You will learn tricks and tools and get other resources to help you start your esthetics or spa business from scratch or move from a current spa or salon job and transition to working for yourself. You will also get access to a FREE business plan template.
Why do you want to leave your job now?
Remember when you went to beauty or spa school? Your teachers and peers filled your head with all the fantastic things you could do when you launched your career. But after working in your new spa job, you discovered many things that no one ever told you about.
Wages can be terrible, cattiness among employees can drive you nuts, and you have no control over your schedule. If you want to be in control of every single aspect of your job, then continue reading this post.
What to do if you are quitting a job
If you are working at another spa or salon, you must be careful about how and when you decide to give notice to your employer. You should keep quiet about your plans to start your own business.
Your current employers might not want to keep you around if they find out you plan to leave. Read through this blog post to learn what you should have in place before you quit.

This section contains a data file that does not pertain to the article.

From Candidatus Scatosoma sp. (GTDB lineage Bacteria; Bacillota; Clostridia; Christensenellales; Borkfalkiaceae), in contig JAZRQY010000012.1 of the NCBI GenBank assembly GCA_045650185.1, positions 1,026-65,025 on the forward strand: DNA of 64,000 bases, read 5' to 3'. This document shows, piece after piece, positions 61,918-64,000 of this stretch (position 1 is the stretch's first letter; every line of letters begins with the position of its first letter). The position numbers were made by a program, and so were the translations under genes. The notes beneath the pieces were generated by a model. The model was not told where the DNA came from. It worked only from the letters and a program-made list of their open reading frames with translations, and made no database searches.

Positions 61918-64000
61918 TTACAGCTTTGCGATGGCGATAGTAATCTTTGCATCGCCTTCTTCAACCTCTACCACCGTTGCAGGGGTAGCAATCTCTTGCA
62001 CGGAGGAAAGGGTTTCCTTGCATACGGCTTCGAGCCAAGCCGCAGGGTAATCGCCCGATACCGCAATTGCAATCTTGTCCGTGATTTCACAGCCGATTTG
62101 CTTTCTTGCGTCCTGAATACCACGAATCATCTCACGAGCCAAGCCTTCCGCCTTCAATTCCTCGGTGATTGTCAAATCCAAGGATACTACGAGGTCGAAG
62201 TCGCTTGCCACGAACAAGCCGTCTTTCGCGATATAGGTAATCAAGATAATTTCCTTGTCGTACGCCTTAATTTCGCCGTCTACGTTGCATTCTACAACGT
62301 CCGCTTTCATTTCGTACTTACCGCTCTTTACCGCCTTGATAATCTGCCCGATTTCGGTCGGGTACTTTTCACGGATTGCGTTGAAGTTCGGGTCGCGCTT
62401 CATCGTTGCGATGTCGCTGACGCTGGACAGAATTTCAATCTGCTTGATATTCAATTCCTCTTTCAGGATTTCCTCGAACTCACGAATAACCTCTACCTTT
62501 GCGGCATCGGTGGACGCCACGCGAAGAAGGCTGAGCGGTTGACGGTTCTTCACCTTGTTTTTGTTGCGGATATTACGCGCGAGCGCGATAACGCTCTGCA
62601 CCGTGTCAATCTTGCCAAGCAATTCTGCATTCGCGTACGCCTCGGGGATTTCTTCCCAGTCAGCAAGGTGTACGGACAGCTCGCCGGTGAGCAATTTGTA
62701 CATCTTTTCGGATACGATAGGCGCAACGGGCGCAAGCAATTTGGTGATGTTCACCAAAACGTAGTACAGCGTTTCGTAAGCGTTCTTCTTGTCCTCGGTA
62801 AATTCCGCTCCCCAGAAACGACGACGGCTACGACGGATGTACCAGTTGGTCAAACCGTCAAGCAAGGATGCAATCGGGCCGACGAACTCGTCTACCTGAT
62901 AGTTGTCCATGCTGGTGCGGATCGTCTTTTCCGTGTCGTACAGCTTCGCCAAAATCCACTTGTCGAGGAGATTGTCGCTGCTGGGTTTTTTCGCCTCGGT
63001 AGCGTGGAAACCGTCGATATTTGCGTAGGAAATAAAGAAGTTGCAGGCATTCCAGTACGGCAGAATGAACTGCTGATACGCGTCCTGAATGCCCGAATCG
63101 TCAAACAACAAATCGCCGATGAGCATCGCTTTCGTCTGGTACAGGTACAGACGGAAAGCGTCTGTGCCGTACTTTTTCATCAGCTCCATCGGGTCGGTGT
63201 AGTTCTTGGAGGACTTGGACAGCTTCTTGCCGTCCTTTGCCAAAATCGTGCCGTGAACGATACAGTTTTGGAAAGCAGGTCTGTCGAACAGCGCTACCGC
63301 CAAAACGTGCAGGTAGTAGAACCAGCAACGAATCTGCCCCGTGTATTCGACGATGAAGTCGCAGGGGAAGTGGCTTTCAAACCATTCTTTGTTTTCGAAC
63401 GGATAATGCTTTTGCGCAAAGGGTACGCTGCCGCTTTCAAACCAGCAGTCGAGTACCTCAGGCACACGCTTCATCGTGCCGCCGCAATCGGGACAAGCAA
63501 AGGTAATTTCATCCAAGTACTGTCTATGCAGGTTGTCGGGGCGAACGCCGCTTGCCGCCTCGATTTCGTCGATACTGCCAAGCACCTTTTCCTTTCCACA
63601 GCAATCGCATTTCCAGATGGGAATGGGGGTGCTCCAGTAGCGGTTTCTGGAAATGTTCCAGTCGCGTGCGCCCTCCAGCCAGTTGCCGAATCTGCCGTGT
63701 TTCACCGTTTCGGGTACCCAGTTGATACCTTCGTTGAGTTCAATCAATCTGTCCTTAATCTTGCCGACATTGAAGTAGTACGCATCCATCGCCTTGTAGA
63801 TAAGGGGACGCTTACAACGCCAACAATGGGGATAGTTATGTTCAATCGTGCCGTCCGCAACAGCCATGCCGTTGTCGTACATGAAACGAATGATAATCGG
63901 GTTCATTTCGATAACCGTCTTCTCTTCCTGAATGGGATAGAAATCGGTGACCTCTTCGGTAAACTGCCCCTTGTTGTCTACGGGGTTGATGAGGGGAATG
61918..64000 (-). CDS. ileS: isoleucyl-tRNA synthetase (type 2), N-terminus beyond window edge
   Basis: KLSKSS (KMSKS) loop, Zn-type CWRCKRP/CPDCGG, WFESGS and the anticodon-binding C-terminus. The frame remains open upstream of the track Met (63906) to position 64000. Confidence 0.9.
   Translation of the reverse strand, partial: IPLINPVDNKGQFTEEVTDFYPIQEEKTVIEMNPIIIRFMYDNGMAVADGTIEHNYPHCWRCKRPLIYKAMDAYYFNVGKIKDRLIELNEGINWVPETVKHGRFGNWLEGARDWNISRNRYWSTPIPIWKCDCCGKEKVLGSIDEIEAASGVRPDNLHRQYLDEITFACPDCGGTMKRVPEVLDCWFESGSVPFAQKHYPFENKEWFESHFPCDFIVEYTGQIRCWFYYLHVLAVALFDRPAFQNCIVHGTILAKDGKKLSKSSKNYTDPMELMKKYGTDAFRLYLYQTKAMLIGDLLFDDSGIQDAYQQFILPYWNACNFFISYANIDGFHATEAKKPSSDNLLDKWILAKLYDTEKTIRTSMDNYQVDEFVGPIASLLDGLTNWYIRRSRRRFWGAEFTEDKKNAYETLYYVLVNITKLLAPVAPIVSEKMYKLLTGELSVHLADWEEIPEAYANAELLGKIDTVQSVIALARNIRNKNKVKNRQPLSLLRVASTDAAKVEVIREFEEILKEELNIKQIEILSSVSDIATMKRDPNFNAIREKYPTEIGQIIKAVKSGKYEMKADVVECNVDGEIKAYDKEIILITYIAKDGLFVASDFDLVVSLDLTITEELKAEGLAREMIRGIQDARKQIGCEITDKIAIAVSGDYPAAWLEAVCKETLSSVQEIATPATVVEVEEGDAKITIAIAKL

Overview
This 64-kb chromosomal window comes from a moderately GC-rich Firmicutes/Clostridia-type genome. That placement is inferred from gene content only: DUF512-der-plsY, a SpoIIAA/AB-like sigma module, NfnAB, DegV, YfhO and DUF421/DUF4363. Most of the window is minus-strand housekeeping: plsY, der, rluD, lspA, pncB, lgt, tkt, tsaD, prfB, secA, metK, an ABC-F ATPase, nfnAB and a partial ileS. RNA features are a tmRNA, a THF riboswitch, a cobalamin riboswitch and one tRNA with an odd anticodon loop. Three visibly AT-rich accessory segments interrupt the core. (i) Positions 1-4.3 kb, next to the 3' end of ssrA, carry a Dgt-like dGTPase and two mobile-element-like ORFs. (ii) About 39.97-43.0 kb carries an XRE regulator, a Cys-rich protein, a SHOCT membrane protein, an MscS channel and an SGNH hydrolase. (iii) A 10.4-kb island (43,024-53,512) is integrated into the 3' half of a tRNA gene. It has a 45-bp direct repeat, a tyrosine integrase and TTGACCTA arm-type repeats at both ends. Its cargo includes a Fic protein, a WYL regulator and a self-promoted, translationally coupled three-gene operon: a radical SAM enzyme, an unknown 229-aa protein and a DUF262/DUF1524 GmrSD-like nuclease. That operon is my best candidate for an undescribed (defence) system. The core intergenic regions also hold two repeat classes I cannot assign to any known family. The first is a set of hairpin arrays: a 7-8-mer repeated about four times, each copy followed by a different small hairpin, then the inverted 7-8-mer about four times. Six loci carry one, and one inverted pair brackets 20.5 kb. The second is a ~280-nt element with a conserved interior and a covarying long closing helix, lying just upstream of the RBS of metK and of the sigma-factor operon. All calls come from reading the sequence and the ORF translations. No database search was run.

How to start a spa or salon solo business if you are a new graduate
You’ll find this blog post helpful if you are in the middle of your beauty school training. It will give you an extensive list of what you must do before starting your business.
*Tip– If you are still in school, check out our blog post on study guides!
How to start your new esthetics business
Review Your Employment Contract
Before diving into your new venture, double-check your current employment contract. Some contracts have non-compete clauses, restricting where you can work after leaving. This often means staying a certain distance from your current employer for a specified time. If you find such a clause, it’s wise to consult a lawyer or check with local labor standards to understand its implications. Better safe than sorry!
Invest in a Business Planner for a Streamlined Organization
As you embark on your esthetics business journey, organization is key. One effective way to keep everything on track is by investing in a specialized business planner. These planners are designed to help you manage your business more professionally and efficiently.
Why Choose a Business Planner?
- Customized for Your Needs: Platforms like Etsy offer a variety of business planners tailored to niche businesses, including esthetics.